▶️ New wolf exhibit opens at High Desert Museum this weekend

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A new exhibit showcasing wolves opens Saturday at the High Desert Museum.

“Wolves: Photography by Ronan Donovan” gives visitors a close-up view of gray wolves through the lens of a National Geographic explorer and photographer, and provides an inside look at the daily lives of the wild canines.

“You know what are they like on a day-to-day basis? How do they hunt and how do they live together and family units? How do they play? So those are two major factors in the exhibit, both the history of eradication and efforts to bring them back from extinction. And then also, what is it like to be a wolf? You know what is it like to live in Yellowstone in a wolf pack,” said Hayley Brazier, Donald M. Kerr Curator at the museum.

The exhibit will continue through Feb. 11, 2024. It kicks off a series of exhibitions and programs over the next year at the High Desert Museum to explore the Endangered Species Act.

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Here is the full release from the High Desert Museum:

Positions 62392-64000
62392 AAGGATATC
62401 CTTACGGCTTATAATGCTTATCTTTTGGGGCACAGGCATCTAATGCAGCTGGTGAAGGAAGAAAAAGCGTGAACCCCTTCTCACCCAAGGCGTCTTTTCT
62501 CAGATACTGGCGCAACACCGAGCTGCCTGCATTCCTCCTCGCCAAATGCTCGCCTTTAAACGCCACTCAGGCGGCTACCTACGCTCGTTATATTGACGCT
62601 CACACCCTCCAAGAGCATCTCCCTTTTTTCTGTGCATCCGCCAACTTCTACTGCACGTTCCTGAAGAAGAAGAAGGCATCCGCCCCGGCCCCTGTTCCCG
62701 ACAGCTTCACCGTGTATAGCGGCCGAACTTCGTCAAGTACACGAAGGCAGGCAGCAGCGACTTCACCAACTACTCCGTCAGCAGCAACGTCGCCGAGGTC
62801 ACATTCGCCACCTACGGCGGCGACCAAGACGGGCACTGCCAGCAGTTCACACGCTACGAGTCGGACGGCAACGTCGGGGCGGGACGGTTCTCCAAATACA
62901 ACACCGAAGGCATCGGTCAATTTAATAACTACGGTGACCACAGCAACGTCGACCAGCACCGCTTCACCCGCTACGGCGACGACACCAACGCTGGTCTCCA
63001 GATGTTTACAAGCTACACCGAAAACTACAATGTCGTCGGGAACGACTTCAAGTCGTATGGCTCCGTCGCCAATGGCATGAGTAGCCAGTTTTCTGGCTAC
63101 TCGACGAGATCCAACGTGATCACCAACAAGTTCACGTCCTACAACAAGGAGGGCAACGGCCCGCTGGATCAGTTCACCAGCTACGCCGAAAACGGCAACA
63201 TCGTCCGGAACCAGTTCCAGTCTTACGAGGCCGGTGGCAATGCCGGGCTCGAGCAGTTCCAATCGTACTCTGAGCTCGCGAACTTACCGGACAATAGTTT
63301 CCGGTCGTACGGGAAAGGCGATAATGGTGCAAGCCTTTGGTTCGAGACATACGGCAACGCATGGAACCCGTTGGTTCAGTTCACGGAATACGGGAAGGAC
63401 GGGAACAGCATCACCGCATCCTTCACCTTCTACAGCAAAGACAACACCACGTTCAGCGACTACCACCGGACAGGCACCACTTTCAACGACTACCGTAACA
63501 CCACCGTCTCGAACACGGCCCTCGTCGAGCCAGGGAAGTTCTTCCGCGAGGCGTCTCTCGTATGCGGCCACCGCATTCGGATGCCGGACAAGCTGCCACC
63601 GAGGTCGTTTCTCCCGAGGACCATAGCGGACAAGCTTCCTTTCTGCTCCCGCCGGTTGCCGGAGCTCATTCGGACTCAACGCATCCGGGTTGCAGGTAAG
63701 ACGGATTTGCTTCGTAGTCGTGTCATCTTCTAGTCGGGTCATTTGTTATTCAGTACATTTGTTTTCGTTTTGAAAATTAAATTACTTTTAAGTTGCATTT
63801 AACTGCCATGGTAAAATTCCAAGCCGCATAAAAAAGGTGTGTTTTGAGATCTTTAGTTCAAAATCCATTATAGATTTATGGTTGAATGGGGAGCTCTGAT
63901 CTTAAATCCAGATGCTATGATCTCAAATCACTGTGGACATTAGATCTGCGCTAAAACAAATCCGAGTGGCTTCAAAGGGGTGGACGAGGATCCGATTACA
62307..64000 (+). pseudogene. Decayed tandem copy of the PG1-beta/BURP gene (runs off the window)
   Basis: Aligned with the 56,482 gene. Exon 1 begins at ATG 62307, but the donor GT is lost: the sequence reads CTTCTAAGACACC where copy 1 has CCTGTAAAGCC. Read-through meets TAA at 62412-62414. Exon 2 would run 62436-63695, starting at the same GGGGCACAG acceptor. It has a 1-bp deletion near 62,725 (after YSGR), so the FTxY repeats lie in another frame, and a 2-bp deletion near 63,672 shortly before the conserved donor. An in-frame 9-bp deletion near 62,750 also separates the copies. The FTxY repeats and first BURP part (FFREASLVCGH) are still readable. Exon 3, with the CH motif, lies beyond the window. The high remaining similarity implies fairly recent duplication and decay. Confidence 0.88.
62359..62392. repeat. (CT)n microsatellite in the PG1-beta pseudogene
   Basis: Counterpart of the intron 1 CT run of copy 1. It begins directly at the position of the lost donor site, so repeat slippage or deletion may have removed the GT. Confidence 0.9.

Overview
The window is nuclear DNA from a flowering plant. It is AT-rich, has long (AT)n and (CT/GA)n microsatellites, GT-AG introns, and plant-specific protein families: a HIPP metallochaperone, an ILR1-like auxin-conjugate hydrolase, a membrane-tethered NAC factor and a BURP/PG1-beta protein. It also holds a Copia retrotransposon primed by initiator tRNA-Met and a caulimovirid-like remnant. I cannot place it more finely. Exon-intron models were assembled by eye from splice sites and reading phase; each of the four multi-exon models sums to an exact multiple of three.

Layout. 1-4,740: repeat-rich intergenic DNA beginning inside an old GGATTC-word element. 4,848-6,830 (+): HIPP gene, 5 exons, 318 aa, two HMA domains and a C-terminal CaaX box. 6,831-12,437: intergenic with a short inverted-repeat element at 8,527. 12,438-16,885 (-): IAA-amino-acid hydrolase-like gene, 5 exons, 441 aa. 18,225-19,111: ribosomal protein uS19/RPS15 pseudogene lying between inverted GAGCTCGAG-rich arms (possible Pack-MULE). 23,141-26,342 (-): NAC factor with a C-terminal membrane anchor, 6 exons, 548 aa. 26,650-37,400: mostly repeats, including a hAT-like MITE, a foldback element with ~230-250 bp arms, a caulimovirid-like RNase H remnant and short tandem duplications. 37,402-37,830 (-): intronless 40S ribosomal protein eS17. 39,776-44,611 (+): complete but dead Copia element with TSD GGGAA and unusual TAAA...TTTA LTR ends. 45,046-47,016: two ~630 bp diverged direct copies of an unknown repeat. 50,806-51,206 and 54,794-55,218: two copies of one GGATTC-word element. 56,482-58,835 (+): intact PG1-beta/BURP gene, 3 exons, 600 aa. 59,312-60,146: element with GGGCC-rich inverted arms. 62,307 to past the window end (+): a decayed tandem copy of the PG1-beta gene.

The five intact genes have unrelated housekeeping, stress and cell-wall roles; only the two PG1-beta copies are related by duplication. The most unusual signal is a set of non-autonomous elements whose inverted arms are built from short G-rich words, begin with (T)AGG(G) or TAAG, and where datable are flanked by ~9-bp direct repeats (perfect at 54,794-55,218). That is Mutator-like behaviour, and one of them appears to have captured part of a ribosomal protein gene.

BEND, OR — Imagine taking an intimate look into the lesser-known lives of wild wolves through the lens of a decorated National Geographic photographer. Set to debut at the High Desert Museum on Saturday, October 21, the travelling exhibition Wolves: Photography by Ronan Donovan offers Museum visitors that remarkable opportunity. 

The stunning exhibition, created by the National Geographic Society and the National Museum of Wildlife Art in Jackson, Wyoming, will feature Donovan’s images and videos of wolves in the Greater Yellowstone Ecosystem and on Ellesmere Island in the high Canadian Artic. Since 2014, the National Geographic Explorer and photographer has examined the relationship between wild wolves and humans to better understand the animals, our shared history and what drives the persistent human-wolf conflict.

“This exhibition is timely as the wolf population increases in the High Desert ecosystem,” says High Desert Museum Executive Director Dana Whitelaw, Ph.D. “After a decades-long absence, wolves are once again our neighbors. The work by Ronan Donovan gives us insight into how we might all coexist together.”

Wolves is the kickoff to a series of exhibitions and programs over the next year at the Museum that will explore the Endangered Species Act, which was signed into law 50 years ago.

Wolves: Photography by Ronan Donovan will introduce visitors to the daily lives of wolves in the Arctic with unparalleled intimacy — how they hunt, play, travel and rest in one of the harshest environments on Earth. By contrast, the wolves of the Greater Yellowstone Ecosystem are fearful of humans, making it more difficult to document their daily lives. One of the distinctions made clear in the exhibit’s images is Donovan’s ability to get closer to wolf pups in the Arctic, which allowed the photographer to document behaviors he had never seen in Yellowstone. Donovan attributes these differences to the fact that Arctic wolves rarely experience negative encounters with humans or view them as a threat.